Singapore: R&D expenses under cost-sharing agreement (appellate court decision)

An appellate court decision concerning R&D expenses under cost-sharing agreement

An appellate court decision concerning R&D expenses under cost-sharing agreement

An appellate court concluded that payments made by a Singapore subsidiary of a U.S. company and pursuant to a cost-sharing agreement were not deductible under the then-applicable provision of Singapore’s income tax law.

The appellate court, thus, affirmed a decision of the Income Tax Board of Review to disallow the taxpayer’s claims for deductions on research and development (R&D) expenses incurred under the cost-sharing agreement.

The case is: Intevac Asia v. Comptroller of Income Tax (CIT) [2020] SGHC 218

Summary

The taxpayer (a company incorporated in Singapore) and its U.S. parent company are engaged in the business of manufacturing, repairing, and trading in electromechanical systems and equipment.

The taxpayer entered into an R&D services agreement with the U.S. company in October 2008. Under that agreement, the U.S. company would undertake R&D activities in the United States for the benefit of the taxpayer.

The taxpayer and the U.S. company subsequently entered into a cost-sharing agreement in November 2009 that superseded the R&D services agreement. The purpose of the cost-sharing agreement was to allow the companies to combine their R&D efforts and to share the costs and risks of R&D—with both companies to acquire the right to exploit any intellectual property (IP) and intangible property rights developed under the arrangement.

Under the cost-sharing agreement, the taxpayer made payments to the U.S. company during its financial years 2009 and 2010 and claimed those payments as tax deductions for the expenses for the years of assessment (YAs) 2010 and 2011.

At issue was whether the payments pursuant to the cost-sharing agreement qualified as tax deductible expenses and satisfied specific requirements of Singapore income tax law. In particular, then-applicable Section 19C explicitly provided the circumstances under which writing-down allowances could be made under cost-sharing agreements for R&D activities approved by the Economic Development Board (EDB). [Note that in 2012, the Section 19C regime was replaced by Sections 14D(1)(e) and (f) that provide for the deduction of payments under cost-sharing agreements from the YA 2012 onwards.]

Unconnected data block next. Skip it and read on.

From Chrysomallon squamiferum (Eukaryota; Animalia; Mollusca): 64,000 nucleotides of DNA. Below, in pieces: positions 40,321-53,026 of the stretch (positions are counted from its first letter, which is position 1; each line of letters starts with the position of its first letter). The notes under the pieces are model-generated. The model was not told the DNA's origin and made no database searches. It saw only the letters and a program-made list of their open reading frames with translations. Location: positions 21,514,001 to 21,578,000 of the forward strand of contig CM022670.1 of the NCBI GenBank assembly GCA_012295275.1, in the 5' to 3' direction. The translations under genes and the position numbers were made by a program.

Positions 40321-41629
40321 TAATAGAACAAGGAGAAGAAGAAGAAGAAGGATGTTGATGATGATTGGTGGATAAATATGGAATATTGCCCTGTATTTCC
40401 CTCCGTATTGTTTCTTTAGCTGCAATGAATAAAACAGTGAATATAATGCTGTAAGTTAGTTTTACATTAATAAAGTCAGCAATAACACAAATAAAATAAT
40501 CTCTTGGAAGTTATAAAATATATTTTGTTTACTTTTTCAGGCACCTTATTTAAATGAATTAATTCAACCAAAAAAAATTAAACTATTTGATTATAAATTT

The tax authority asserted that relief for R&D expenses incurred under the cost-sharing agreement was governed exclusively by Section 19C until YA 2012, and that the payments made by the taxpayer under the cost-sharing agreement were not deductible under Section 14D. The Income Tax Board of Review agreed, and on appeal, the appellate court concluded that the board’s analysis was the proper approach.

In concluding, the appellate court held the cost-sharing agreement payments made to the U.S. company for the years at issue did not fall within the ambit of Section 14D(1)(d), and accordingly were not deductible under this section. 

KPMG observation

With the replacement of the Section 19C regime by Sections 14D(1)(e) and (f), cost-sharing agreement payments are allowable as tax deductions (as well as enhanced tax deductions) instead of being treated as a writing-down allowance from the YA 2012 onwards. Furthermore, there is no longer a requirement to obtain approval from EDB in order for the cost-sharing agreement payments to be deductible.

It has been observed that with an increasing need for collaboration in R&D and the benefit of the enhanced tax deductions under Section 14DA, taxpayers need to consider the circumstances under which cost-sharing agreement payments can be deductible. For example, certain payments related to a cost-sharing agreement (e.g., buy-in payments to participate in a cost-sharing agreement) would not be deductible, and there must be valid agreements in place to demonstrate how the taxpayer would benefit from the arrangement.

Read an April 2021 report [PDF 288 KB] prepared by the KPMG member firm in Singapore 

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